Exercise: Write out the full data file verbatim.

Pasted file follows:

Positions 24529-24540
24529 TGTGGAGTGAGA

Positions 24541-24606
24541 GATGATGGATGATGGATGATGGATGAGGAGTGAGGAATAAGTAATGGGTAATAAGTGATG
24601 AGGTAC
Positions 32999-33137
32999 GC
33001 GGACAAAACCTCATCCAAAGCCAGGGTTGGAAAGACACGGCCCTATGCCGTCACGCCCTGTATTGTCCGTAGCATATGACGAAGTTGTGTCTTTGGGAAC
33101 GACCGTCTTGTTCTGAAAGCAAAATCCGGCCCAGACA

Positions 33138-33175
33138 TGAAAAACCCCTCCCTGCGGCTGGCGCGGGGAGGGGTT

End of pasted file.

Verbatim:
Positions 24529-24540
24529 TGTGGAGTGAGA

Positions 24541-24606
24541 GATGATGGATGATGGATGATGGATGAGGAGTGAGGAATAAGTAATGGGTAATAAGTGATG
24601 AGGTAC
Positions 32999-33137
32999 GC
33001 GGACAAAACCTCATCCAAAGCCAGGGTTGGAAAGACACGGCCCTATGCCGTCACGCCCTGTATTGTCCGTAGCATATGACGAAGTTGTGTCTTTGGGAAC
33101 GACCGTCTTGTTCTGAAAGCAAAATCCGGCCCAGACA

Positions 33138-33175
33138 TGAAAAACCCCTCCCTGCGGCTGGCGCGGGGAGGGGTT